Recently, we asked the OR community to share stories and photos that represent all the ways in which motherhood has influenced multiple generations of riders, and were not disappointed. We wish the happiest of Mother’s Days to all of the devoted horse moms mentioned below, and the throngs of hard-working, supportive, loving, understanding moms that have helped us all fulfill our [very expensive, time consuming, dirty, stinky, dangerous] dreams!
The Woman Who Started It All
By Amanda Thurston, Dressage Rider
I’ve never been a morning person; not even now, well into my very professional, pulled together thirties. Getting me up in the morning is no small feat — it involves a lot more kicking and screaming than I’m proud to admit. I look back in complete wonder at the 3 AM horse show and assorted USPC wake-up calls of my youth, especially after long nights of tack cleaning, laundry, and horse management labeling, and I know that I never would have become the horsewoman I am without my mother. She was the last one to bed, rolling polo wraps or taking over for me when I ran out of Tanner’s oil steam. She was the first one awake, dutifully hooking up the trailer, delivering coffee and breakfast, and using our Springer Spaniel as distraction from the early wake-up-call agony. She was rarely the one on the horse, though a passionate equestrian herself. My training, my goals and the care of my mounts always came before her own love of riding.
In recent years, that changed. In her horse, Jonathan, she found her own soulmate. The kind you don’t know you want and certainly didn’t know you needed and, yet, there he is. He was merely a slice of the joy she so richly deserves; perfectly imperfect, and the best partner a pony girl could ask for. He is no longer with us, and I wish, more than anything in the world, that they had more time together.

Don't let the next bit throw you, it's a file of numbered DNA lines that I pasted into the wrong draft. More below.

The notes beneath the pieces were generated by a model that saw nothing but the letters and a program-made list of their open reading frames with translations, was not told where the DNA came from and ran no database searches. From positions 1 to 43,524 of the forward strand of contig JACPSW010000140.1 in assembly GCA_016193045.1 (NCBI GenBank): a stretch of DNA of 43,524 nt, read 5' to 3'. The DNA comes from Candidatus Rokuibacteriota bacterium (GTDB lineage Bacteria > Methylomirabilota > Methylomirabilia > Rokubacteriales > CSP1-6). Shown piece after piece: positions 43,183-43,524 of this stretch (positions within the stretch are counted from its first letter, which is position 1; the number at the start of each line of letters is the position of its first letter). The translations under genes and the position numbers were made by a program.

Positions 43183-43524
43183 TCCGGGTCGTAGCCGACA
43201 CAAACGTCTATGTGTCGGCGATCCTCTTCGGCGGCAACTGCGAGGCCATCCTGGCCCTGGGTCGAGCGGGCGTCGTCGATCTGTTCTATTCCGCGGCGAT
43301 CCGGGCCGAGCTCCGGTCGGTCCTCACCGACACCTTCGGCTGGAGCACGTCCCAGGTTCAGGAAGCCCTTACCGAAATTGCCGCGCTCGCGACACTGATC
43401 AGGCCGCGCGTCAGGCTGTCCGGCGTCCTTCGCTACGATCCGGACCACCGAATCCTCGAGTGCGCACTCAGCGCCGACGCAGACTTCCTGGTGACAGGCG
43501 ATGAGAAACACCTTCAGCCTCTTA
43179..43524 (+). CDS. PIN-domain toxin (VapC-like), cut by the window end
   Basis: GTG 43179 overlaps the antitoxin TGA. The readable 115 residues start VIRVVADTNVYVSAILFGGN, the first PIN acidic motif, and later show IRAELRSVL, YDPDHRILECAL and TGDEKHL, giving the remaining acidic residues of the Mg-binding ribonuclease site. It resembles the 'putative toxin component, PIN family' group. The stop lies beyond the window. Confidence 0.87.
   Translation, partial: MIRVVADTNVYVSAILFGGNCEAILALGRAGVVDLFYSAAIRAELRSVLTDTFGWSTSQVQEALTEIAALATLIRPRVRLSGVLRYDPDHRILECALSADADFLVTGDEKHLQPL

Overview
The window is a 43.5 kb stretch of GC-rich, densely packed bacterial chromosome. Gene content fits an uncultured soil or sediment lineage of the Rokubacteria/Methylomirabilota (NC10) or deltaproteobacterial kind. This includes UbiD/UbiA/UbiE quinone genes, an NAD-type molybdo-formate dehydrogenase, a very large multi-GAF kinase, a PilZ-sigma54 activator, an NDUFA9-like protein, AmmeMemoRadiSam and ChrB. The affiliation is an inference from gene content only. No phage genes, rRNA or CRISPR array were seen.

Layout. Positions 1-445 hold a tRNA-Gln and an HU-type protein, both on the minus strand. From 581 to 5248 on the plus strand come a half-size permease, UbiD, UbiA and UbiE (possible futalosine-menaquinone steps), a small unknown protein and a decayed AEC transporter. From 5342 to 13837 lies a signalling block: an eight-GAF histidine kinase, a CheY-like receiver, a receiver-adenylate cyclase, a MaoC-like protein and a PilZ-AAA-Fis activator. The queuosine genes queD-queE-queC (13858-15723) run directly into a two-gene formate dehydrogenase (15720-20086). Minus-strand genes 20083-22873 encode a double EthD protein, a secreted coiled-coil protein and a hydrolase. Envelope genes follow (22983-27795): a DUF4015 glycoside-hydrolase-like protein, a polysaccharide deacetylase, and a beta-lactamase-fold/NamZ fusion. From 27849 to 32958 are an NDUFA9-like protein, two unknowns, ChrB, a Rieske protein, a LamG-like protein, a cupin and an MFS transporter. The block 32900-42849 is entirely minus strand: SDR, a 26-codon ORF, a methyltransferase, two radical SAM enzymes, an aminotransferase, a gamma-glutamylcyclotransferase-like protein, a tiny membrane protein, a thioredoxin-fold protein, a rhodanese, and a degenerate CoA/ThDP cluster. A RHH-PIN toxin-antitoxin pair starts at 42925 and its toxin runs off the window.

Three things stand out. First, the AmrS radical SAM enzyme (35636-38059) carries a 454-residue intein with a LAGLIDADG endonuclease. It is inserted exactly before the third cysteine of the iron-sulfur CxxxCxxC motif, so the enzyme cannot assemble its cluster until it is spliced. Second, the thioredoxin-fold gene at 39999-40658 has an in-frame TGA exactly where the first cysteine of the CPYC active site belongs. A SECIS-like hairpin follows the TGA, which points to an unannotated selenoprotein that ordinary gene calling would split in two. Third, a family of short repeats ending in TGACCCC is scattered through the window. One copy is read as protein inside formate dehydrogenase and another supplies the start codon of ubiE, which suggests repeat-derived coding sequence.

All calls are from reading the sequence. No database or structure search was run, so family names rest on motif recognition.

To my #1 fan, and the woman who started it all: thank you. For showing me that stalls come before saddle time. For enduring the 14 hour Kentucky hauls with Gretchen Wilson blaring on the radio. For knowing that a hug around a maned neck is the cure to every bad day. For caring for my boys when I wasn’t, and for making the hardest decisions when I couldn’t. For loving Vic, Moose and J2 as much as I did. For the sacrifices, the smiles, and the ultimate gift of horse crazy. I love you, Mom.
“My mum has always been very competitive. When my sister Brook and I were kids we were both involved in a lot of sports. If one of us said, ‘I just want to have fun’, she’d respond, ‘Winning is fun’.”
– Boyd Martin, Second Generation Olympian
It’s A Family Affair
by Amy Singer, Showjumper & Ponymom
“It’s a Girl!!” they screamed!! And suddenly I understood. I knew I would have been happy and fulfilled with a healthy baby no matter what. I also knew with the next one (who was/is a boy) how special that relationship is with a mother and her son. But the girl… there’s something about the girl…
Sienna was born and suddenly I saw ponies and “horse show bows” and pink polo wraps and unicorns in my purview. That was it. It was like some strange sort of horse-related primal instinct. I actually secretly hoped (and still do) she would hate horses. It’s the world’s most expensive sport, and it sucks you in like some sort of horror movie, but I also secretly wanted to strap her into the baby bjorn and get her on a horse by 6 weeks old. Not kidding. It was like that. And so we did.
I took her to the barn… She got on “Misty Moo” on her own at about 10 months old and fell in love. And at that point, all I could think of was her first lead line class, preferably on Mother’s Day on the field at Old Salem farm. Just like how I’d always envisioned it. We asked my childhood trainer (Abbi Ferrigno plug) to “lend us a pony” for the afternoon, and what does she do?? She lends us a unicorn. A legit, real-life white show pony with a pink nose that was the most gorgeous little thing you’ve ever seen in your life. Sienna’s jaw hit the floor, as did mine.
She won the lead line that day (these days, everybody wins…), and all I could think was, “Will she want this? Will she become obsessed? Will she want to ‘jump the big jumps’ like her mama one day? Does any of this matter.” And so we bought our first lesson package (we didn’t buy the pony, just the lessons!).